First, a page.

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Four Things You Can Do to Make Your Neighbor Love Your Dog


By Robert Cabral, dog trainer and member of the Wag! Advisory Board

You may be the nicest neighbor on the block, but if your dog isn’t playing along, it may not matter.

Sept. 28 is National Good Neighbor Day in the U.S. It’s a day for acknowledging and celebrating the importance of a good neighbor, and our dogs certainly have a role in maintaining harmony with our neighbors. Nearly 75 percent of dog owners think their pets can have a negative impact on neighborly relationships. That’s according to a new survey of pet parents by Wag!

To help keep the peace, I wanted to share some easy solutions to help you maintain a friendly neighborhood vibe.

When it comes to your dog, silence is golden

About 70 percent of the 2,000 survey respondents said a barking dog is the worst offender on the list.

Dogs bark when they’re bored or startled, but you can mitigate this behavior by channeling your dog’s energy into something fun and productive like a toy stuffed with treats or taking a long walk to tire them out with exercise.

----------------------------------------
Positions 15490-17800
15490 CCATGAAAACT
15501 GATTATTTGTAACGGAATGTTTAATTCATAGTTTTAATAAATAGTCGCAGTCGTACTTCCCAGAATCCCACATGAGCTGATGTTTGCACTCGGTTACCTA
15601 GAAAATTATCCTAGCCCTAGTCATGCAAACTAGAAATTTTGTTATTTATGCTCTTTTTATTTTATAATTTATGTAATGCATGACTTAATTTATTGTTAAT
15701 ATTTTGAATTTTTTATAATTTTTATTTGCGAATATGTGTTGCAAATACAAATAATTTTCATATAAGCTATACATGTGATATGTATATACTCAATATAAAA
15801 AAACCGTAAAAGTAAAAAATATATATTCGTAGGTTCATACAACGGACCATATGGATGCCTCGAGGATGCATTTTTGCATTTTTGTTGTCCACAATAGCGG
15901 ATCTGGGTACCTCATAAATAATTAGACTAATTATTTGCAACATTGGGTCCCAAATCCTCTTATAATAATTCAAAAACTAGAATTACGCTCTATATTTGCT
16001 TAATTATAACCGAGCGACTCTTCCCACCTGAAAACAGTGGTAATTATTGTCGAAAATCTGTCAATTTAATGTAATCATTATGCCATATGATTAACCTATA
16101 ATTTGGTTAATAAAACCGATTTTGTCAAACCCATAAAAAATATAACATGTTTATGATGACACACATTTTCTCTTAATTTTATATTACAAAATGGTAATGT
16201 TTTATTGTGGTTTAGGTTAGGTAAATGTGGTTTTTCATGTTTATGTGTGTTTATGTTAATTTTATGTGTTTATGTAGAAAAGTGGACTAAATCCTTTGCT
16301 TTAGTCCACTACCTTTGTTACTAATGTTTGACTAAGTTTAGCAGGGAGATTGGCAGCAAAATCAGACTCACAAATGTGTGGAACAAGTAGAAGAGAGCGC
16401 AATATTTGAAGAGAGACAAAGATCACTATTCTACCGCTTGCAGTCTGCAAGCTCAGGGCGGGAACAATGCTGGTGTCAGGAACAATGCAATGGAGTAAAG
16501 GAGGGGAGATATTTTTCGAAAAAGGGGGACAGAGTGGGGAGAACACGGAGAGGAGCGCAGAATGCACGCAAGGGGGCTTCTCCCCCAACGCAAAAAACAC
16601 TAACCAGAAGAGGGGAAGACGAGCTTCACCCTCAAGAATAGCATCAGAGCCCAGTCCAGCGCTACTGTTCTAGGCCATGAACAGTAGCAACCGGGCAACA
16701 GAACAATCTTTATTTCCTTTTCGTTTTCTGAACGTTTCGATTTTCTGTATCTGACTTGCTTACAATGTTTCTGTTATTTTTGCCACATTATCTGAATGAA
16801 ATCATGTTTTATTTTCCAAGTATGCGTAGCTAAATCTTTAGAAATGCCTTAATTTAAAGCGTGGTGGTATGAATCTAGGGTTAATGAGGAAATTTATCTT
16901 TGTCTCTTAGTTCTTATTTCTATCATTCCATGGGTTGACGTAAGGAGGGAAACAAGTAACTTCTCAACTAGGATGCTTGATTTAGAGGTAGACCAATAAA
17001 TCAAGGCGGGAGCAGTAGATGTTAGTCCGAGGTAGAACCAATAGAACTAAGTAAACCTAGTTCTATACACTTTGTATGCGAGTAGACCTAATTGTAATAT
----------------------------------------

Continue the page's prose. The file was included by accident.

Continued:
If your dog is triggered by passersby, limit the dog’s visibility so they can’t see outside movement.

Patrol the poop

Though 53 percent of respondents agreed that pooping on a neighbor’s lawn is the second worst offense for neighborhood dogs, this behavior is the easiest to fix.

The easy answer is to clean up after the dog, preferably with biodegradable poop bags. This shows your neighbors that you are a responsible pet parent who picks up after your pet. You may also want to take steps to keep your dog off your neighbor’s lawn to begin with!

Make a good first impression

Nearly 31 percent of those surveyed say it makes for an uncomfortable situation when a neighbor’s dog doesn’t like them.

To start a relationship off right, introduce dogs to new people only when the dog is calm. You might even want to hand a treat to your neighbor to give to your dog, so your dog sees them as a source of good things.

Most importantly, never introduce your dog to someone who's at eye level. The person must always be standing.

Keep your dog leashed

About 30 percent of survey respondents admitted that a dog who is roaming free can be irritating. Plenty of people fear dogs, so keeping them on leash means you’re mindful of others.

Though the dog may be well-trained, a cat or bird can easily trigger a dog’s prey drive, putting their safety at risk should they run into traffic. Dogs with leash aggression may be triggered by another dog off leash because they feel vulnerable, he added.

Even if your dog has been less than impressive, a little work and practice — by the two of you — can help turn things around.

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